What is carpal tunnel syndrome and what puts you at risk of getting it.
Carpal tunnel syndrome is experienced as pressure on the median nerve which runs along the front of the forearm and into the hand through a passage way in the wrist known as the carpal tunnel. According the the mayo clinic the median nerve "provides sensation to the palm side of the thumb and fingers, except the little finger. It also provides nerve signals to move the muscles around the base of the thumb (motor function)."
Also from the Mayo clinic:
"Anything that squeezes or irritates the median nerve in the carpal tunnel space may lead to carpal tunnel syndrome. A wrist fracture can narrow the carpal tunnel and irritate the nerve, as can the swelling and inflammation caused by rheumatoid arthritis.
Many times, there is no single cause of carpal tunnel syndrome. It may be that a combination of risk factors contributes to the development of the condition."
Did you know that carpal tunnel syndrome is more common in women because the carpal tunnel is smaller in women.
Other risk factors for carpal tunnel syndrome according to the Mayo Clinic:
- Nerve-damaging conditions. Some chronic illnesses, such as diabetes, increase the risk of nerve damage, including damage to the median nerve.
- Inflammatory conditions. Rheumatoid arthritis and other conditions that have an inflammatory component can affect the lining around the tendons in the wrist and put pressure on the median nerve.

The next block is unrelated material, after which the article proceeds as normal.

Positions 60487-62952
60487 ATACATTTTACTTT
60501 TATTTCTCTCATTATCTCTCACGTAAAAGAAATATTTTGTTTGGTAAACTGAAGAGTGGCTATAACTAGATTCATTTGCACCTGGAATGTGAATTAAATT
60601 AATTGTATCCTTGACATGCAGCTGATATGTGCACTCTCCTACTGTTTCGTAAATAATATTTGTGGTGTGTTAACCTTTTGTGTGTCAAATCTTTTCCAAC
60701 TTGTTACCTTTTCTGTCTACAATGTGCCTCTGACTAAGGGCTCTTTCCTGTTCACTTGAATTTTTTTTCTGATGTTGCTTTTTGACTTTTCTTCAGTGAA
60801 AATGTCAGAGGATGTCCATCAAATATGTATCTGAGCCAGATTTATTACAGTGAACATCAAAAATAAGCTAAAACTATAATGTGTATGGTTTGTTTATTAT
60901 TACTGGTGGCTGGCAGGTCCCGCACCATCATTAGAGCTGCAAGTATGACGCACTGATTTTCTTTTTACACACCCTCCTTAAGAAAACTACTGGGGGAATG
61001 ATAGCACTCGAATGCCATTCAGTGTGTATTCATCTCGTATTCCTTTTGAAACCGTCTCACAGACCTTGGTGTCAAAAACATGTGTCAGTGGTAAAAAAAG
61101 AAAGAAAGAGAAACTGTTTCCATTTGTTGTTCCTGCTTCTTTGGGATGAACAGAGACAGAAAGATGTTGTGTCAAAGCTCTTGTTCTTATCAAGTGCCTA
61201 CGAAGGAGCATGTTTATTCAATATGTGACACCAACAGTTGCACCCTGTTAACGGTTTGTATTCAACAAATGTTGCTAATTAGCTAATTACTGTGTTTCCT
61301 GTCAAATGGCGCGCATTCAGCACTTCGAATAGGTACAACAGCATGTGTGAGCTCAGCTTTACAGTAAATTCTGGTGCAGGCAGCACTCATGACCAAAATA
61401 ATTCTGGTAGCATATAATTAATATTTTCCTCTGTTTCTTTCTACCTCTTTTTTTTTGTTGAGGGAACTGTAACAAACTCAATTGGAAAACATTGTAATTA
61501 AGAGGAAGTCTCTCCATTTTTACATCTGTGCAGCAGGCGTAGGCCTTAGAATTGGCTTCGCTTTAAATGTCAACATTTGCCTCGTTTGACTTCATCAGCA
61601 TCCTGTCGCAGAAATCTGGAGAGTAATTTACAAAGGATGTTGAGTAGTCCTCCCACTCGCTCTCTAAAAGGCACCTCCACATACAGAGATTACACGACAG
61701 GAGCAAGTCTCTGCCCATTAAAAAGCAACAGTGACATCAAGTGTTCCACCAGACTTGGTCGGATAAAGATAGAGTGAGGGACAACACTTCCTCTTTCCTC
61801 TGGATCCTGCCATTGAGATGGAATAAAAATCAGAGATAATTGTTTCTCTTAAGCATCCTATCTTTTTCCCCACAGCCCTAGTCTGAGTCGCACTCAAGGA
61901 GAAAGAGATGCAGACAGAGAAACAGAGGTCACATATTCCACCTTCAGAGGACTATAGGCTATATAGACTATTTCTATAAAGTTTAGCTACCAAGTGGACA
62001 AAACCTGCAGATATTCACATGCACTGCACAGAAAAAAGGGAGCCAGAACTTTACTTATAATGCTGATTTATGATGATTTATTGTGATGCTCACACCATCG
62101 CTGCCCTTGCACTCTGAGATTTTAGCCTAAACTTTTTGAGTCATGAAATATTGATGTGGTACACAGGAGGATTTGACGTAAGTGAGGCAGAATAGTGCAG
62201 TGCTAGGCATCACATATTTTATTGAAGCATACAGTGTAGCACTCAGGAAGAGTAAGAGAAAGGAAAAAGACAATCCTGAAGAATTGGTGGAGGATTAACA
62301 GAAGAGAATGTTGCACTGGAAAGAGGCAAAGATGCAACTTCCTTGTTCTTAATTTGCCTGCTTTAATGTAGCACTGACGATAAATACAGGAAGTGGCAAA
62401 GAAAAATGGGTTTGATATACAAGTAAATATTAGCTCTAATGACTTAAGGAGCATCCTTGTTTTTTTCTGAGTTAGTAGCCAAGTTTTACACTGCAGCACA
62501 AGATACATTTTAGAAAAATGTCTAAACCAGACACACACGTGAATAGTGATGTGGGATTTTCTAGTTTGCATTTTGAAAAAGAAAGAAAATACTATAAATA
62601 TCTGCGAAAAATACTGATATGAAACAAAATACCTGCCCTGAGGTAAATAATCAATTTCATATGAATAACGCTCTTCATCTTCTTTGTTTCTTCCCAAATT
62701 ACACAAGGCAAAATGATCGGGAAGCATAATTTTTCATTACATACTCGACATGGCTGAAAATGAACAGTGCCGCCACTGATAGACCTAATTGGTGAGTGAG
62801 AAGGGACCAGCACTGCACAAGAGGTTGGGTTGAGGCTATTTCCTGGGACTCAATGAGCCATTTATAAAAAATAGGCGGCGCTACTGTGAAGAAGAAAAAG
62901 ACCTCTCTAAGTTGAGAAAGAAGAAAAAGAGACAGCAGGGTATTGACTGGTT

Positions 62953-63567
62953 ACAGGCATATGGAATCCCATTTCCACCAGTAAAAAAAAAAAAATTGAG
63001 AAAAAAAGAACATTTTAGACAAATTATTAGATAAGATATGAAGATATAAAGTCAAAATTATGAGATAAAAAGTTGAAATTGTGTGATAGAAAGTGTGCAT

- Medications. Some studies have shown a link between carpal tunnel syndrome and the use of anastrozole (Arimidex), a drug used to treat breast cancer.
- Obesity. Being obese is a risk factor for carpal tunnel syndrome.
- Body fluid changes. Fluid retention may increase the pressure within the carpal tunnel, irritating the median nerve. This is common during pregnancy and menopause. Carpal tunnel syndrome associated with pregnancy generally gets better on its own after pregnancy.
- Other medical conditions. Certain conditions, such as menopause, thyroid disorders, kidney failure and lymphedema, may increase the chances of carpal tunnel syndrome.
- Workplace factors. Working with vibrating tools or on an assembly line that requires prolonged or repetitive flexing of the wrist may create harmful pressure on the median nerve or worsen existing nerve damage, especially if the work is done in a cold environment.
What are the symptoms of carpal tunnel syndrome.
According to John Hopkin's Medicine these are common symptoms:
- Weakness when gripping objects with one or both hands
- Pain or numbness in one or both hands
- "Pins and needles" feeling in the fingers
- Swollen feeling in the fingers
- Burning or tingling in the fingers, especially the thumb and the index and middle fingers
- Pain or numbness that is worse at night, interrupting sleep
Carpal Tunnel Syndrome Stretches
If you are wondering what the best stretches for carpal tunnel are - we have a surprise for you. It's actually stretches for up high in the shoulder for muscles that regulate movement at the shoulder girdle.
At Bendable Body these are the muscle groups associated with the Thymus and Appendix organs and meridians. They also help with immune system health and detoxification.
If you are living with carpal tunnel syndrome we also have stretches that target the wrists and hands that you can add to your routine. But be sure to prioritize the thymus (upper trapezius, lateral deltoid, triceps) and appendix (biceps, latissimus dorsi, forearm flexors) meridian muscle groups that are featured in the video below.
4 thoughts on “Is Stretching Good for Carpal Tunnel Syndrome?”
I love all that you show us. I just have one request: I have my speakers on as loud as they will go-but can’t hardly hear John..I just thought that I would tell you this..Thank you for all of your help..
That is really weird. The volume is great on our end and we use a quality microphone. Hmmm, I am stumped.
agreed volume has been very low. Need to wear headphones to hear
I don’t know what the cause is… but we are looking into it!